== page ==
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Thursday, May 10, 2012


WNYC has a really interesting interactive map which measures the diversity of each New York City Census Tract.

It's worth noting that the definition of "diversity" is based on the Diversity Index. This is the probability that two people chosen at random will be of a different race and ethnicity (by "ethnicity" I mean the census definition, which is either Hispanic or non-Hispanic). It's a good and simple measurement for racial diversity, and mathematically allows for diversity to increase based on two factors - both a higher percentage of people of minority groups, as well as the amount of minority groups themselves. For instance, a tract that's 75% Black and 25% Asian would have a diversity index of 38.5, while one that's 50% Black and 50% Asian would have a diversity index of 50. However, one that is 50% Black, 25% Asian, and 25% Pacific Islander would have a diversity index of 62.5.

But this index is one that is not really designed for the type of diversity we're used to here in New York, where we think of language, religion, ethnicity (in the non-census sense of the word), being foreign-born, and several other factors as contributing to "diversity," as well as race.

For instance, take the tract in Midwood (Brooklyn Tract 754) a mainly Orthodox Jewish neighborhood that they report on as "the most homogeneous in NYC." While the tract is 100% white and only .3% Hispanic, if you dig a little deeper the numbers tell a different story. According to the 5-year ACS data, 7.7% of the residents are of Arabic ancestry (who are classified as "white" by the census), 15% of residents are foreign-born, and almost 20% of residents speak a language other than English at home*. Not huge indicators of diversity by NYC standards, but a ways away from deserving the label "homogeneous."

As for the Jewishness of the neighborhood, this is tougher to quantify, but there are clues in the Ancestry category. The census does not count religion, and will not enumerate any answer in the Ancestry category that they consider a religious answer, instead putting them in the "other group" category. This includes "Jewish," as well an any and all derivatives (even ones considered more ethnic than religious, like "Askenazic"). A little over half of the First Ancestry category is enumerated as "other groups."

Unfortunately, this doesn't really tell us a whole lot, as a little over half of New York City overall falls into the "other group" category and New York City is only estimated at about 10% Jewish. However, to complicate things even more, a large percentage (probably close to half) of these are answers are various Hispanic ancestries, which the census tabulates as Ethnicity and not Ancestry. And since our tract as a whole is only .3% Hispanic, we can pretty safely assume a good amount of the "other group" is Jewish. In addition, about a quarter of the responses are various Eastern European ancestries that are likely to have been put down by Jewish respondents. Taking this data, and factoring in some observation from a quick stroll through the neighborhood, I think it's safe to assume the neighborhood is at least half Jewish.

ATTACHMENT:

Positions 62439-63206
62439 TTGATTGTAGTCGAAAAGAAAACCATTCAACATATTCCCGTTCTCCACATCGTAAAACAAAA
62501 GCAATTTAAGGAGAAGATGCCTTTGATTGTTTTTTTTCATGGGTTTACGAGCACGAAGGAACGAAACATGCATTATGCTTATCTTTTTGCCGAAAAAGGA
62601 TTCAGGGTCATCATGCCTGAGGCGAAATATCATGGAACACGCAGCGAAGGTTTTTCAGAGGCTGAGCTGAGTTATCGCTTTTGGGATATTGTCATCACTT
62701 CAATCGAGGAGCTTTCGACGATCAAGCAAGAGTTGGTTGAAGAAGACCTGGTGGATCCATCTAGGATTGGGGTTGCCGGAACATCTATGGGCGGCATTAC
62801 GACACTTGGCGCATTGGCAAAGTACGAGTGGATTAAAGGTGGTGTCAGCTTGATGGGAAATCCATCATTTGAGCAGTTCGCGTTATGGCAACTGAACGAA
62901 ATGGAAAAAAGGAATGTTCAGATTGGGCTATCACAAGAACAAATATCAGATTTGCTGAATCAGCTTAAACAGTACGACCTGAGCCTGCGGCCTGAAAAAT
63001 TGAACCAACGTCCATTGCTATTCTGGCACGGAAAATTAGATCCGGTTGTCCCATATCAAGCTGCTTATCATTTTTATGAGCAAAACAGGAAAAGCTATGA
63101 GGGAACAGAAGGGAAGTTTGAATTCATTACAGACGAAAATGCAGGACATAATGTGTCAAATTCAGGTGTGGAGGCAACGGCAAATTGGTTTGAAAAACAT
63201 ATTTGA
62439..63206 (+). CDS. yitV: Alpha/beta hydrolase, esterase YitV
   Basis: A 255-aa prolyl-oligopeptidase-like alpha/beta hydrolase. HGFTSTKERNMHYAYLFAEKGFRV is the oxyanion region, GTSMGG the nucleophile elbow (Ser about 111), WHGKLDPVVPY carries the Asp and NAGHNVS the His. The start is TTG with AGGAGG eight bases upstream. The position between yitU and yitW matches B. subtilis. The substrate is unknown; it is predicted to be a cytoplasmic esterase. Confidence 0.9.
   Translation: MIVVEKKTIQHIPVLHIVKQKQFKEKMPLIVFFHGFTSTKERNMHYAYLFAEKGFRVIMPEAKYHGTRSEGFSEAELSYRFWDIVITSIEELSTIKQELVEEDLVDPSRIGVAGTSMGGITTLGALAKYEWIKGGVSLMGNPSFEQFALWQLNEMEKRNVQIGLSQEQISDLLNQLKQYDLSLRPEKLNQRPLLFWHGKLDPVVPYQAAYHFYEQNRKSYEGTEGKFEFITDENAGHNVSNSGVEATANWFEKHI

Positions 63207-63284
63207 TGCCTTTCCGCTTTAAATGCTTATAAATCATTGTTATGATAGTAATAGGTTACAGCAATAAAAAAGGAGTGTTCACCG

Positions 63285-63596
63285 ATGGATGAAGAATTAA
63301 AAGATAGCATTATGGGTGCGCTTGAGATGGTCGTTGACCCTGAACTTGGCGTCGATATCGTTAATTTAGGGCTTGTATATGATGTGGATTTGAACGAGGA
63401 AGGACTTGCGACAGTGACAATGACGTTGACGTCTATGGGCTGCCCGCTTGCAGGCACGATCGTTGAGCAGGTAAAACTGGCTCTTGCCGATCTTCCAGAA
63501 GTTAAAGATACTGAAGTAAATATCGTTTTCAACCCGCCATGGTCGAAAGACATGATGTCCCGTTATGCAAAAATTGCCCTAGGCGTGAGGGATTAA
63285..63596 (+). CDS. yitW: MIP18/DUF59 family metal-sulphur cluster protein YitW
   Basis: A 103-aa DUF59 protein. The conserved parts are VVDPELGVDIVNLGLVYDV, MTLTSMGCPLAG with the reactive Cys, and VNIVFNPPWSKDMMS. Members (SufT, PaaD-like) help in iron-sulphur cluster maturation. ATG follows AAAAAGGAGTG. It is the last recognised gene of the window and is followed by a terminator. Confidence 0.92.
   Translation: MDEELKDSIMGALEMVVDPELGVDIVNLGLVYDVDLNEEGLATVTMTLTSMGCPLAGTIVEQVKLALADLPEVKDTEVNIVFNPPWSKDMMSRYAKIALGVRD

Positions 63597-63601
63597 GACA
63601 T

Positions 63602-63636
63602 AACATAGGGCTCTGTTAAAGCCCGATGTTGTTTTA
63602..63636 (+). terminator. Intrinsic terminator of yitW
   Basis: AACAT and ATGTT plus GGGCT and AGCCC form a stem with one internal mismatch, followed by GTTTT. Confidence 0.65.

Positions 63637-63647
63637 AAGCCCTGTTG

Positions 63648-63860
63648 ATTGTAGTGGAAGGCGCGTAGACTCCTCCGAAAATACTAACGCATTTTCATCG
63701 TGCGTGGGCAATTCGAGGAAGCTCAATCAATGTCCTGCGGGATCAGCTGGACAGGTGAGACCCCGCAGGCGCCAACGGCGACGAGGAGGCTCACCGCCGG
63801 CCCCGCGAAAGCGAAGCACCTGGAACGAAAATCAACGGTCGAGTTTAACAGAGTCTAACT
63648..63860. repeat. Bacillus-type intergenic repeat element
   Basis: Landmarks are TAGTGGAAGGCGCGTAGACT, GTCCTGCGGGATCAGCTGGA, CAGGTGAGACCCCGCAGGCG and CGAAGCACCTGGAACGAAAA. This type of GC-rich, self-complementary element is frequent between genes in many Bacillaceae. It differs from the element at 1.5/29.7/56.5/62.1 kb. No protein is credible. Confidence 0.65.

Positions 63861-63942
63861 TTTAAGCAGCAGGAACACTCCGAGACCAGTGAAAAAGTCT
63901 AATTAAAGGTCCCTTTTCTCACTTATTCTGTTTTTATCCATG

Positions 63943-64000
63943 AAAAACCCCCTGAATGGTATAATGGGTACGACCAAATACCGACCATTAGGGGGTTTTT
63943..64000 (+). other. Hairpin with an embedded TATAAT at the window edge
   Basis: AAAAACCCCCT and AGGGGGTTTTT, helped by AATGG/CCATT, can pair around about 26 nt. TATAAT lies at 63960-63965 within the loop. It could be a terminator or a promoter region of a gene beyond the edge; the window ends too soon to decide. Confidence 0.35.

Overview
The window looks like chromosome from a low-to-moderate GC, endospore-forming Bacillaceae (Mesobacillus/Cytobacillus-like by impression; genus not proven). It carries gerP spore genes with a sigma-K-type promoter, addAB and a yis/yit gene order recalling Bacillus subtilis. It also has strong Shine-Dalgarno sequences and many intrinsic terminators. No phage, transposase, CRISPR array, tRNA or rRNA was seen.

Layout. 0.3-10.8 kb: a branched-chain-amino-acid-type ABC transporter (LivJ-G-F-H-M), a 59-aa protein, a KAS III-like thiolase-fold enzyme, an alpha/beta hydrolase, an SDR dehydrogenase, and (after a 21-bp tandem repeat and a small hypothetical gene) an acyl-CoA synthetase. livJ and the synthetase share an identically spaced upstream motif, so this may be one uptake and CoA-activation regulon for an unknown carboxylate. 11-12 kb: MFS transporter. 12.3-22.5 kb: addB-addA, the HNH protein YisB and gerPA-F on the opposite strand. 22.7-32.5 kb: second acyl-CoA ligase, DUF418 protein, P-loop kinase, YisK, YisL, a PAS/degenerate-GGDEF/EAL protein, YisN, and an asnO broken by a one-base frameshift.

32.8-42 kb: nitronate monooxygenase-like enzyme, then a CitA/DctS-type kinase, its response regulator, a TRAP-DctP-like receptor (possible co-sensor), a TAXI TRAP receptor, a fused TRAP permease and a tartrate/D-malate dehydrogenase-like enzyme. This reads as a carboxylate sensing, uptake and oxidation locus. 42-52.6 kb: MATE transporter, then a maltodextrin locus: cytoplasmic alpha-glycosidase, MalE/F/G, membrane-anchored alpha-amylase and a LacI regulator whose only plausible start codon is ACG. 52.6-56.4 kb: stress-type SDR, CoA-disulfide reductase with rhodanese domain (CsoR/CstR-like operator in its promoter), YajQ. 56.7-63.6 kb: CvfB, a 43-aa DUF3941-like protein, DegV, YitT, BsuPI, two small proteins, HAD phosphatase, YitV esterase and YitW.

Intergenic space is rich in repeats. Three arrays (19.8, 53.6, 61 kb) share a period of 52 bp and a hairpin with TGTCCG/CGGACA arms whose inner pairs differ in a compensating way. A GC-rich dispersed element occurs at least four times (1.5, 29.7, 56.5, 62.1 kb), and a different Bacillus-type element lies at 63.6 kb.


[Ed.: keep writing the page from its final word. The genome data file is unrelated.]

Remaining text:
But, there's one more clue. About 20% of the First Ancestry answers are ones very unlikely to be put down by Jewish respondents. These are English, Irish, American, and Lebanese. (There is also Syrian and Iranian ancestry reported, but Southern Brooklyn has communities of Syrian and Iranian Jews). This lets us peg the Census Tract as one that's at most 80% Jewish, giving us a (very rough and unscientific) estimate of about 50-80% Jewish overall. There's really no way of knowing beyond this rough and unscientific guess how Jewish the tract actually is, (much less how Orthodox Jewish), but I think we know enough to say "homogenously," would not be a fair adjective to use.In fact, rather than portraying the eight blocks of Midwood as some kind of insular shtetl, a far better angle for the story would have been "even at its most homogenous, NYC is amazingly diverse."

Neighborhoods: Midwood
Tracts Walked: B754

*It should be noted that the margins of error for these questions on the Census Tract level are enormous, due to the replacement of the Census Long Form with the American Community Survey. But you work with the datasets you have.

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